The Associated Student Body class at Arroyo Grande High School buzzed with activity Thursday morning as students drew posters and made preparations for tonight’s CIF divisional championship football game against Junipero Serra High School.
“It’s been hard to sleep this week,” said senior Ryan Brady, who wore a T-shirt reading, “We bleed blue and gold.”
“We’re so anxious because we want Friday to come as soon as possible,” he added.
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That wait is over. About 1 p.m. today, five buses carrying more than 270 students, parents and other fans will depart the South County for Gardena, where the Eagles will play Serra at 7 p.m.
Tickets for four buses sold out quickly Tuesday, and a fifth bus was added Thursday morning to accommodate a waiting list of students eager to attend the game.
Many others, including the varsity cheer team and members of the speech and debate team, plan to carpool and caravan to Southern California.
“It’s cool to see the whole community come together,” said senior Donna Machado, who was working on a “We (heart) our Eagles” sign. “We’re really proud of all the guys for getting this far.”
Also traveling to the game is an “Arroyo Grande Eagles” banner that was reportedly displayed during the school’s 1987 final, said Shannon Hurtado, activities director at the school.
Arroyo Grande, which last won a California Interscholastic Federation divisional title in 1998, came into the playoffs as a wild card after finishing third in the PAC 7.
The Eagles’ win over Chaminade Prep of West Hills on Saturday night in the semifinals of the CIF-Southern Section Western Division playoffs puts Arroyo Grande in its first divisional championship game since 2000.
The Eagles also won division championships in 1987, 1994 and 1997.
This year’s playoffs reminded Arroyo Grande High Athletic Director Dwight MacDonald of the 1997 season, in which the Eagles finished 2-2 in the Northern League, good for a third-place tie, but went on to win a division championship.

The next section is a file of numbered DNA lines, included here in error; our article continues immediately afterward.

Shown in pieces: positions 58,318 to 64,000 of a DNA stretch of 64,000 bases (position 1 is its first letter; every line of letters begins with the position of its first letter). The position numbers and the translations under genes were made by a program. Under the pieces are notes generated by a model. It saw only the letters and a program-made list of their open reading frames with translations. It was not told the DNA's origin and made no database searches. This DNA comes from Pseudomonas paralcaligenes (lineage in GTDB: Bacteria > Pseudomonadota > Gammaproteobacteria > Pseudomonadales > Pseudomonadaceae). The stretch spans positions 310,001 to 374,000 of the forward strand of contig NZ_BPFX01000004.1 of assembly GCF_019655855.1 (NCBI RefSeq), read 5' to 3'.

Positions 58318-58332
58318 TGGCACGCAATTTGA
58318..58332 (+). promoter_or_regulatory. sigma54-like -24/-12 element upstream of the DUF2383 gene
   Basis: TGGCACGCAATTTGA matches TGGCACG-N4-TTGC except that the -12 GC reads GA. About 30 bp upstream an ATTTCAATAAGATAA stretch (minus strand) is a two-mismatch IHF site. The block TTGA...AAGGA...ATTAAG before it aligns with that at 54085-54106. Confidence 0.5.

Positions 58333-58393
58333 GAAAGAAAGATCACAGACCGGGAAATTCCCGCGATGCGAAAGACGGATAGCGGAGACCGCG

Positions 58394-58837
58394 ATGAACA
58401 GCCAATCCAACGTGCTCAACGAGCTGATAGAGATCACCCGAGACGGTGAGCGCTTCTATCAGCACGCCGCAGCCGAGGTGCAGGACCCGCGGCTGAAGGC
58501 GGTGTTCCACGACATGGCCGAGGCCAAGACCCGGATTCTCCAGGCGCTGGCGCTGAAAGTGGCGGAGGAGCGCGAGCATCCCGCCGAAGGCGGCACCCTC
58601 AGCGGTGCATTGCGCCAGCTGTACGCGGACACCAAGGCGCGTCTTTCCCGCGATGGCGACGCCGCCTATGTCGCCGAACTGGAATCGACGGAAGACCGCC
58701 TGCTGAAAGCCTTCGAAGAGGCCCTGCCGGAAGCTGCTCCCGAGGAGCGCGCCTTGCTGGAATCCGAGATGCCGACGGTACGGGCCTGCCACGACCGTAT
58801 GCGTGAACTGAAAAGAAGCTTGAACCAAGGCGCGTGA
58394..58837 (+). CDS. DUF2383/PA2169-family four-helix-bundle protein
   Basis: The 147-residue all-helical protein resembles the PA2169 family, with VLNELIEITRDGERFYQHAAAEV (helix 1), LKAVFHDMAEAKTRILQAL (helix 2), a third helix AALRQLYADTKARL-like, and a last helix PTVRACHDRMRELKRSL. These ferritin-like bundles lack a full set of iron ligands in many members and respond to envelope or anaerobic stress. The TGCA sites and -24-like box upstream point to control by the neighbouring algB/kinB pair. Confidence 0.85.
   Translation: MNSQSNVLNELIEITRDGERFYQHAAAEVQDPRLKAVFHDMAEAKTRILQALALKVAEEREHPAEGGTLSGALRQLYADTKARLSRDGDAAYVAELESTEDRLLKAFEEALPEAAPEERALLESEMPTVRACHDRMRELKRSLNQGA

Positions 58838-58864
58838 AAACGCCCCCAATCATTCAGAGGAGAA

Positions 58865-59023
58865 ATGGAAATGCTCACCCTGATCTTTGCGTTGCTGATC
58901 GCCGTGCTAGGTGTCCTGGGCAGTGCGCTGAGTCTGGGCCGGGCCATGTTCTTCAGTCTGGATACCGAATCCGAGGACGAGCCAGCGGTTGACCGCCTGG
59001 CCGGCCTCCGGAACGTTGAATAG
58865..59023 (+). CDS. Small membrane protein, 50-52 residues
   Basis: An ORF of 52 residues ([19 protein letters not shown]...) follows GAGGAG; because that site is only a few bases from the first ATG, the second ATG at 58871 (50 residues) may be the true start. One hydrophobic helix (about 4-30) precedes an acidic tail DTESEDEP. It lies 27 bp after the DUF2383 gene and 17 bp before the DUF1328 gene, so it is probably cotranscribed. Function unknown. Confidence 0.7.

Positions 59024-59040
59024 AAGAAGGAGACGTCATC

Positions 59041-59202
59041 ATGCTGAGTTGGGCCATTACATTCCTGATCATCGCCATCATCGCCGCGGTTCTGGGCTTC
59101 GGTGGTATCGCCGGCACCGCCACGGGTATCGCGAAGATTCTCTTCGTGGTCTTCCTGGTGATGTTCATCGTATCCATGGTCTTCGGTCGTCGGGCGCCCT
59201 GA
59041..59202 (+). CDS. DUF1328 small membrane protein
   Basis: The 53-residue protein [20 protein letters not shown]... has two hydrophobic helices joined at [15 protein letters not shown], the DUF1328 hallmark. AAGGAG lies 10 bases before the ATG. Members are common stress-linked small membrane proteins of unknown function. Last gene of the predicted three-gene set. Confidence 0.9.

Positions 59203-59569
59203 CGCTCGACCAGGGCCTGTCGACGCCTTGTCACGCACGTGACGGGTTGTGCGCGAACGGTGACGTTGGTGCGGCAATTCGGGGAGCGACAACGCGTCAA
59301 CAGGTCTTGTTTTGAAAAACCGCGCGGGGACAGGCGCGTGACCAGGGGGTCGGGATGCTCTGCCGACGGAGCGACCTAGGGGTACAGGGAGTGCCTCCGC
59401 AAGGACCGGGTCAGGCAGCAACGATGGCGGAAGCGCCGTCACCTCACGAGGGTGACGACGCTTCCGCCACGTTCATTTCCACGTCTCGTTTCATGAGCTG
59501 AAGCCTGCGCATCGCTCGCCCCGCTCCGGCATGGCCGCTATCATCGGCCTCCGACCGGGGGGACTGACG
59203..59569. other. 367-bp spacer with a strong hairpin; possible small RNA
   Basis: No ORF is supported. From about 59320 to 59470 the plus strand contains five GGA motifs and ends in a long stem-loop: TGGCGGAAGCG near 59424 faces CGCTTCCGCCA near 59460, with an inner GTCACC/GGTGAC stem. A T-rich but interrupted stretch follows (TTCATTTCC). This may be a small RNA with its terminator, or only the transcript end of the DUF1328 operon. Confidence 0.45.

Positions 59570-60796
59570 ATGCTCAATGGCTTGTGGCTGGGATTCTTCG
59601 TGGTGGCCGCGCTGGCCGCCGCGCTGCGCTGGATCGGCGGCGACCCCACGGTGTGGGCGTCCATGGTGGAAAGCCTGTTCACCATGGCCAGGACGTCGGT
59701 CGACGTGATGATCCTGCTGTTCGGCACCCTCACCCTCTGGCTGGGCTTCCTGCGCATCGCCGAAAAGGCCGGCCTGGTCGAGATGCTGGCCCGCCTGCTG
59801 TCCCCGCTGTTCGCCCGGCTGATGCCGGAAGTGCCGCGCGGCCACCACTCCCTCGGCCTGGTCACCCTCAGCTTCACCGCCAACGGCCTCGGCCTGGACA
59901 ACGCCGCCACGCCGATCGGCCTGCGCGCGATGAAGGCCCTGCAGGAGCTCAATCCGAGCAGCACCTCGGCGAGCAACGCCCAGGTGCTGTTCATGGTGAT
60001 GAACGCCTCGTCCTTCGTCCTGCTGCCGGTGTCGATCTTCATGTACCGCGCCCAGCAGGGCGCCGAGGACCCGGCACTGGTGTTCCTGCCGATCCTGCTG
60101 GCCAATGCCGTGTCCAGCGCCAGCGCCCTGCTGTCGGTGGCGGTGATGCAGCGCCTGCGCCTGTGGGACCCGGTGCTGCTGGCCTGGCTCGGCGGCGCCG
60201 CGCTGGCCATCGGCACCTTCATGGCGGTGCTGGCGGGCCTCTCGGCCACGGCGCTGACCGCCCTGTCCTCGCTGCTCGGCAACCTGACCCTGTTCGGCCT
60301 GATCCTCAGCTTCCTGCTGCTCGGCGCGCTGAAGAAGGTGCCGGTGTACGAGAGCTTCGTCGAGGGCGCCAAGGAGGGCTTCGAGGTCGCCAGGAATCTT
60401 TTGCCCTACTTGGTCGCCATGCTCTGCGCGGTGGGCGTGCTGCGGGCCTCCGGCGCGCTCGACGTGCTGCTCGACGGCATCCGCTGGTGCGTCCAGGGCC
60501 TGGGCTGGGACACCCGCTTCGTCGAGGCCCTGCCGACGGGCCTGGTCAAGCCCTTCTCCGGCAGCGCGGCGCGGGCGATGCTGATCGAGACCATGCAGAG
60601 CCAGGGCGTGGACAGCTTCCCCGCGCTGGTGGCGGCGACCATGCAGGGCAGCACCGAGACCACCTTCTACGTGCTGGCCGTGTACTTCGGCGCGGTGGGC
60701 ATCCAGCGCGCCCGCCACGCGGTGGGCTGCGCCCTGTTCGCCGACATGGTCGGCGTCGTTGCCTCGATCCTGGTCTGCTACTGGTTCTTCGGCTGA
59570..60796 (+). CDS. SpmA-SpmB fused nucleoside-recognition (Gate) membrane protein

“We got in as a wild card and beat some great teams, and hopefully we’ll do that again,” MacDonald said.
Jon Huss, who retired as head coach of the Eagles in 2006 after two decades and more than 205 career wins, said the team has gained momentum at the right time, similar to the 1997 team.
The team’s success “transcends the years of the program,” he said, bringing together past players who still show up to watch practices and attend games.
“It’s a neat bonding that goes on, and the community has always been very special, very supportive,” Huss said.
Eagles supporters include longtime fan Mike Addy, whose son, Chris, played on the junior varsity team this year.
“Pretty much everything we do is centered around Arroyo Grande football,” he said.
Mike Addy started going to games soon after moving to the area in 1980.
“Win, lose, whatever, we’re always going to be proud of our players and coaches,” he said.
Velma Harris, a fundraiser and board member for the high school’s Eagle Boosters, is taking the bus to the game, where she plans to holler, scream and cheer for the team.
“I told these boys that I felt it coming on, I just felt it,” said Harris, who follows all of the high school’s sports teams.
Also in the stands tonight will be Doug Hitchen, former Arroyo Grande High principal, athletic director and coach, among other titles. He called Saturday’s game against Chaminade “one of a kind.”
“It’s an honor to be in the last game of the season,” he said, “but the season has been long, not only on our coaches, but our kids.”
The Eagles will leave this morning for Gardena, about 15 miles south of Los Angeles.
In the neighboring community of Hawthorne, the Police Officers Association — which includes narcotics investigator Frank Miller, who played under Huss in 1982 and 1983 — will serve lunch and host the team for a few hours in the afternoon.
“We’re going to try to roll out the red carpet for them,” said Miller, a former Eagles lineman who went on to play for the University of Oregon.
As for the team, assistant coach Mike McAustin said, “One of the strengths of this team is that they bonded as a team, and they continued to get better. They believe in themselves, and they believe in each other.”
Reach Cynthia Lambert at 781-7929. Stay updated by following @SouthCounty Beat on Twitter.